Other people have family plate and family traditions, but we've got a vineyard, or, to speak more truthfully, it has us." "Look at the Muses," said Rosemary, after a silence. "Do you think they've gone to sleep?" The nine slender birches, that had apparently paused in their flight down the hillside, were, indeed, very still. Not a twig stirred, and the white trunks were ghostly in the twilight.

It would have been a hideous waste of time to sleep, when he could lie there and live over again each moment of his evening, beginning at the beginning, when She had come into the room, and going on to the end when he had brought her and Rosemary to the door of the Hotel Pension Beau Soleil, to say "goodbye until to-morrow."

Aqueous liquors extract great share of the virtues of rosemary leaves by infusion, and elevate them in distillation: along with the water arises a considerable quantity of essential oil, of an agreeable strong penetrating smell.

For three years and more he had never failed to answer the signal, nor, indeed, to look for it when he brushed the chalk from his clothes and locked the door of the schoolhouse behind him. A kindly wind, in passing, took the ribbon and made merry with it. In and out among the bare boughs of the birches it fluttered like a living thing, and Rosemary laughed aloud, as she had not done for many days.

It was neither plan nor conscious selection that led Rosemary McClean toward the far end of the maidan, where the sluggish, narrow, winding Howrah River sucked slimily beside the burning ghats.

"Oh Rosemary!" cried the familiar little voice. "I'm so glad you've come!" An obliging man in a blue uniform took the bun and the glass of milk and Rosemary hugged Shirley tightly. "How could you run away again, darling?" the older sister whispered reproachfully. "You worried us so! Were you out in the rain?"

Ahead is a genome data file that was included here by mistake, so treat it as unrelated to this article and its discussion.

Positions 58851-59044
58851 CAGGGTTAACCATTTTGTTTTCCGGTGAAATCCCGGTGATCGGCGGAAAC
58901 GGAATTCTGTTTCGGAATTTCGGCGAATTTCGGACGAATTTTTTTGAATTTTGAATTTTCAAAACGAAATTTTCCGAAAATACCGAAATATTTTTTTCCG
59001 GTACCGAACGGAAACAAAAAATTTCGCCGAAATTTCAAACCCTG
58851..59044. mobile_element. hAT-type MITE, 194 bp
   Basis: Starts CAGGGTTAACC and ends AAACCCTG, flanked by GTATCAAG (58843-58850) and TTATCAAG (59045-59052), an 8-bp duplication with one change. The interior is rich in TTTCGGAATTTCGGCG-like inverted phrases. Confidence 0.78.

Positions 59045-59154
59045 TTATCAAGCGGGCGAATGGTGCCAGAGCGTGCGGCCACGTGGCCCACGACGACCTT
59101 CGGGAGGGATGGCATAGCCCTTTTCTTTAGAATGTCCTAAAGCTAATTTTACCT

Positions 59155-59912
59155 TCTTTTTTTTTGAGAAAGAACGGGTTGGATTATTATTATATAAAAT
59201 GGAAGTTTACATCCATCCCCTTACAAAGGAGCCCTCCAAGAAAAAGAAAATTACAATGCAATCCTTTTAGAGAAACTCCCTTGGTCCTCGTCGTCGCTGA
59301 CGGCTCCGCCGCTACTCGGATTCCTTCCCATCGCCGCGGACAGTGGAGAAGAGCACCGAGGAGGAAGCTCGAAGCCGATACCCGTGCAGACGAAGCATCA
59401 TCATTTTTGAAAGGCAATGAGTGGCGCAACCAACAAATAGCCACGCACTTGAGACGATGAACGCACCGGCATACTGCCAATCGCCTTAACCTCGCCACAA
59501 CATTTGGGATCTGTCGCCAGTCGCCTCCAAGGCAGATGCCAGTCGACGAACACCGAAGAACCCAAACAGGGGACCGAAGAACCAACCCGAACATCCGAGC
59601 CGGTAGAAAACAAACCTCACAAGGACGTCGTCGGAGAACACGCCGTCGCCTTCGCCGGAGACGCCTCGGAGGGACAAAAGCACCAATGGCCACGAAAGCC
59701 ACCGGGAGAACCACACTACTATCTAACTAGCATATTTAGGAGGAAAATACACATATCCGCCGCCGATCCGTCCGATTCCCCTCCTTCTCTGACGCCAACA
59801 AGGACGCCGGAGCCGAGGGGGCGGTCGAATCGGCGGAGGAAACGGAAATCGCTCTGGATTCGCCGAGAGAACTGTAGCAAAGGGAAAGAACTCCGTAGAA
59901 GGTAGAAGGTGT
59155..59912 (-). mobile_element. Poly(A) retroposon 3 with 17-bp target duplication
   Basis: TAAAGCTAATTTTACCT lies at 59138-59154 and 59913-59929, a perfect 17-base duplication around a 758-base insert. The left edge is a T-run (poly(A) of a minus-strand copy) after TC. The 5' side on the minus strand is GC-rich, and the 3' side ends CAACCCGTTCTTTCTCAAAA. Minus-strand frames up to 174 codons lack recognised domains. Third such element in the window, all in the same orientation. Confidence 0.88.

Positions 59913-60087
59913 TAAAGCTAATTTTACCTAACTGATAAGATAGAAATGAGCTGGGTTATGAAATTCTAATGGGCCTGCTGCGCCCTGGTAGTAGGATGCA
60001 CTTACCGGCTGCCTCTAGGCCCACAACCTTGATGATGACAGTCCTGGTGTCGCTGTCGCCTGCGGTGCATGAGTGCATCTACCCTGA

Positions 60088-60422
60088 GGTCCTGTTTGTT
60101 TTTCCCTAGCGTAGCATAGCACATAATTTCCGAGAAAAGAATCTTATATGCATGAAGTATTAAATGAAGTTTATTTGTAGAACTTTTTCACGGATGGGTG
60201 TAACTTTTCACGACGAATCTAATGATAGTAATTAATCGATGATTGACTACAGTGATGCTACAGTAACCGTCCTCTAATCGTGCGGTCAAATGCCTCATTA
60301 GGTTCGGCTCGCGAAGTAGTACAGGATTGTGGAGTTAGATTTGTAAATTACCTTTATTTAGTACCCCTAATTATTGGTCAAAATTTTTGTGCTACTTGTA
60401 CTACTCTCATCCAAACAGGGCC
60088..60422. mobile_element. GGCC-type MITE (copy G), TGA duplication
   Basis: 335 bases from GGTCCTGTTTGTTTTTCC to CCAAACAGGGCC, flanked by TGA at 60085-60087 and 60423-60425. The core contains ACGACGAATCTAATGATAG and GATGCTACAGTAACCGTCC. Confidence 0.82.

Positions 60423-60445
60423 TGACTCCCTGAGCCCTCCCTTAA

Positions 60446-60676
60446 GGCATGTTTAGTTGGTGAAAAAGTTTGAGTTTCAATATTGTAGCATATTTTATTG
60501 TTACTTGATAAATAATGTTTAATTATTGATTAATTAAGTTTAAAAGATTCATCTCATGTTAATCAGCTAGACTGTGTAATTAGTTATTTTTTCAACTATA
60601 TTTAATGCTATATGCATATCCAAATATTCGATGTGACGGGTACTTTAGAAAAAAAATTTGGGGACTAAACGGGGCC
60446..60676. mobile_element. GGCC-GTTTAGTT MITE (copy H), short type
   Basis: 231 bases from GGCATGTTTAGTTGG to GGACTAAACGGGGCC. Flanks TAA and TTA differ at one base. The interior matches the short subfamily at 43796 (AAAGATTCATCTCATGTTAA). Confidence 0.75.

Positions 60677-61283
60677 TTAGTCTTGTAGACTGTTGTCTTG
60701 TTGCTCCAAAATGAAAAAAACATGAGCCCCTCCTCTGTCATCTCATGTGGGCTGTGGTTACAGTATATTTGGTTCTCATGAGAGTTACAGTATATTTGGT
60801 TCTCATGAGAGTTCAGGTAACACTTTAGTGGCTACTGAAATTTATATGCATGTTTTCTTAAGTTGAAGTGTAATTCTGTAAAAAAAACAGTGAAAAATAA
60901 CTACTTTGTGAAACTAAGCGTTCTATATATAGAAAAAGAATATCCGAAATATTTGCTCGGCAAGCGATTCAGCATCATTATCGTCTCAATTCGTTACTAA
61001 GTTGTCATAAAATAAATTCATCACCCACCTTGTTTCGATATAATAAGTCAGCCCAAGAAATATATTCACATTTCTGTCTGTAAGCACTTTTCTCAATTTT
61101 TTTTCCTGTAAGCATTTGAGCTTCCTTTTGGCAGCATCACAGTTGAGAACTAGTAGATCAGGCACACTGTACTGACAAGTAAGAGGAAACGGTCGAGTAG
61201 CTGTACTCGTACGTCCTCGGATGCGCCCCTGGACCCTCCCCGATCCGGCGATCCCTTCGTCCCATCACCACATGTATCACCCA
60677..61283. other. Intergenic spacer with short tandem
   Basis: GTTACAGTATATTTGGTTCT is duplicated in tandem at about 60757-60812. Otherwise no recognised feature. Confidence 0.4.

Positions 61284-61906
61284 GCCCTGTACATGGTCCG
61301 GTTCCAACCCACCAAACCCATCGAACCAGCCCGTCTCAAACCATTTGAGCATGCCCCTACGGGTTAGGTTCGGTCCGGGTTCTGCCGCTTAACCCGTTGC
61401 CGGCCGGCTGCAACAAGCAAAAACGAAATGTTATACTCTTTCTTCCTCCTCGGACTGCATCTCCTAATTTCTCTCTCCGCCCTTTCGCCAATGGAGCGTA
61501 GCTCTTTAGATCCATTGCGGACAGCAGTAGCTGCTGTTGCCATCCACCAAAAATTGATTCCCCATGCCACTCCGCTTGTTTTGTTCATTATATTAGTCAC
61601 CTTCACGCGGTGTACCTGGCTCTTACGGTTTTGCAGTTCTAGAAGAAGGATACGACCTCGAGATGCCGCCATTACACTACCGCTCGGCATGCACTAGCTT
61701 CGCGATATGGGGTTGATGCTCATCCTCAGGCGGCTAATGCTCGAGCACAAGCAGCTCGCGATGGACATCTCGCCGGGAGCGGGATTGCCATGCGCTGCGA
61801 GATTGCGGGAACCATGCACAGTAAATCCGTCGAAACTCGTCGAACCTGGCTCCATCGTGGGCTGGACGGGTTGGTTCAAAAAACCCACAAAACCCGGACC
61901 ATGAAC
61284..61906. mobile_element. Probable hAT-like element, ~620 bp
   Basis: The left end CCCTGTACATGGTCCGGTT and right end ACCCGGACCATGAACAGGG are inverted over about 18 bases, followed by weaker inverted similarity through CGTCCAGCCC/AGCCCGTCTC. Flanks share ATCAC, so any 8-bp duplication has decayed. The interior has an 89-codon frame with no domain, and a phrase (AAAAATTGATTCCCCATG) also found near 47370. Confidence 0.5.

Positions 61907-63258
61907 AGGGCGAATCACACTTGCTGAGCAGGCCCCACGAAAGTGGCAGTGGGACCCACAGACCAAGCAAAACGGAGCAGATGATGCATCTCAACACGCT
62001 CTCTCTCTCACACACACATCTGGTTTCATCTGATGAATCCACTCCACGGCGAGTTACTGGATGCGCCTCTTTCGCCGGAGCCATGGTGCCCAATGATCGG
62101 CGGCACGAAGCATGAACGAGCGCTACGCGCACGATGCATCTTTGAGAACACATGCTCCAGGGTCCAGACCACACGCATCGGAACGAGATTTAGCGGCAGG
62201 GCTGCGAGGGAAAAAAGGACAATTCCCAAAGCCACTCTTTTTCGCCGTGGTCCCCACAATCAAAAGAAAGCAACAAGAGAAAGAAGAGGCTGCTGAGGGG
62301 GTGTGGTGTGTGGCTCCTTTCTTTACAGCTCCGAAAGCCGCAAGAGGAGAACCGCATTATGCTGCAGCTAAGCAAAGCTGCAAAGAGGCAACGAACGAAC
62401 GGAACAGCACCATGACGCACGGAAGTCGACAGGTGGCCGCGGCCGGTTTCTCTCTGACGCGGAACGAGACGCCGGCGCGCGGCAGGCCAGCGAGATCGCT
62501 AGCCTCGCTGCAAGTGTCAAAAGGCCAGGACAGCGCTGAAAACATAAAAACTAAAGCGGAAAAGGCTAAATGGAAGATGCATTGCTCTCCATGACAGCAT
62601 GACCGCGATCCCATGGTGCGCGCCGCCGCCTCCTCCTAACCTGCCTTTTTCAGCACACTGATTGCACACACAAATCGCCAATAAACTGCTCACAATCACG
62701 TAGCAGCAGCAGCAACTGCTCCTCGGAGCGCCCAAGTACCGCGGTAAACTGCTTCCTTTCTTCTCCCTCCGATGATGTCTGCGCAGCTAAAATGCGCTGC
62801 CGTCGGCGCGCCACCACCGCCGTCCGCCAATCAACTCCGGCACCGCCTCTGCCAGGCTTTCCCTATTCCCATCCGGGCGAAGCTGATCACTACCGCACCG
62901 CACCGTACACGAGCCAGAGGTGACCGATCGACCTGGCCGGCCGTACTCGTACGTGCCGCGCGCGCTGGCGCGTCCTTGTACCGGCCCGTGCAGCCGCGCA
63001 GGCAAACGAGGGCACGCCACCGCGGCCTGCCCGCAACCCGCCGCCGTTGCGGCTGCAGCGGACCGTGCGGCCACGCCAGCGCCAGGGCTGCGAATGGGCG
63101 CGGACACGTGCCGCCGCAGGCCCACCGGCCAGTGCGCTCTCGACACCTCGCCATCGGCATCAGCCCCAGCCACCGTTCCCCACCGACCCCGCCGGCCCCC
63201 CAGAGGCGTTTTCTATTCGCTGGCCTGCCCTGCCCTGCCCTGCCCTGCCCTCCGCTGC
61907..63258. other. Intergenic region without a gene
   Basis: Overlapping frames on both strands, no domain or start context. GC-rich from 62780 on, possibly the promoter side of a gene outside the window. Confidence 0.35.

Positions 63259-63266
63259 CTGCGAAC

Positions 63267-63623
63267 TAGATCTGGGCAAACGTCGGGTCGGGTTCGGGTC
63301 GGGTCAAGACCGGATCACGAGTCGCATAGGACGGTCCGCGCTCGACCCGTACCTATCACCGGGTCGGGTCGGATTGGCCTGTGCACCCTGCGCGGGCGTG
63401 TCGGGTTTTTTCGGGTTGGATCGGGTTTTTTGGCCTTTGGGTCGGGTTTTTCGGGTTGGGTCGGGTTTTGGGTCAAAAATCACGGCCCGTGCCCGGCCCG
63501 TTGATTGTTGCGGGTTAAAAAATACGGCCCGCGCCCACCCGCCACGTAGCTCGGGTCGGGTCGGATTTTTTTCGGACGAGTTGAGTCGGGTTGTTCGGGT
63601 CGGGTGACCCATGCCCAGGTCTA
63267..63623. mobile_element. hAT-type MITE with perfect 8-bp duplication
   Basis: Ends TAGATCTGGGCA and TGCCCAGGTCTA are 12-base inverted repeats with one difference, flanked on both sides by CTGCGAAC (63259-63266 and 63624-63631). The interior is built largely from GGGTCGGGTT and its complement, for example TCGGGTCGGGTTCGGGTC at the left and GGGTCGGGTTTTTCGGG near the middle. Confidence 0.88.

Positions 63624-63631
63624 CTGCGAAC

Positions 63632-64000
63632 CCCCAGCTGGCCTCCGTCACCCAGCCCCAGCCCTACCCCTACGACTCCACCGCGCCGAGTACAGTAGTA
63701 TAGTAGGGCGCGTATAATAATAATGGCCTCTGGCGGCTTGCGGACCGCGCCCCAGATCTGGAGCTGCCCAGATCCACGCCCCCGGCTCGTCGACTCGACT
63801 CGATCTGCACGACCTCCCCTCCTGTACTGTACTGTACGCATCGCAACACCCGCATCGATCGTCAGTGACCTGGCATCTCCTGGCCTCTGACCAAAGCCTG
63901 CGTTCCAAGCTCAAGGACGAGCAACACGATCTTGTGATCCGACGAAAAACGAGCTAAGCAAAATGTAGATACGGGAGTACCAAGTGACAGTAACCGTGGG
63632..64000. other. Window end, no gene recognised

When the upper part begins to cake, it must be stirred, but the lower must not be touched. FUMIGATION. To prevent infection from fever, take a handful each of rue, sage, mint, rosemary, and lavender, all fresh gathered. Cut them small, put them into a stone jar, pour on a pint of the best white-wine vinegar, cover the jar close, and let it stand eight days in the sun, or near the fire.

"Why it tasted as though a whole box of salt had just been thrown into it," said Rosemary to herself, standing near a window to watch for Doctor Hugh and the car. "I don't care how much any one has on her mind, no one puts a whole box of salt into a soup kettle!" And the voices of a group of girls, going home early, floated up to her.

Her red-and-black plaid shawl, hanging from the back of her chair, conveyed a subtle restraint; the chair itself seemed as though she had just left it and was likely to return to it at any moment. When the doctor came again, in the afternoon, Matilda went up-stairs with him, while Rosemary waited anxiously in the dining-room.

Then put into it some Sea-wormwood and a little Rosemary, and a little Sage; about too good handfuls of all together, to ten Gallons. When it hath boiled enough to take the vertue of the herbs, skim them out, and strew a handful or two of fine Wheat-flower upon the boyling Liquor. This will draw all the dregs to it, and swim at the top, so that you may skim all off together.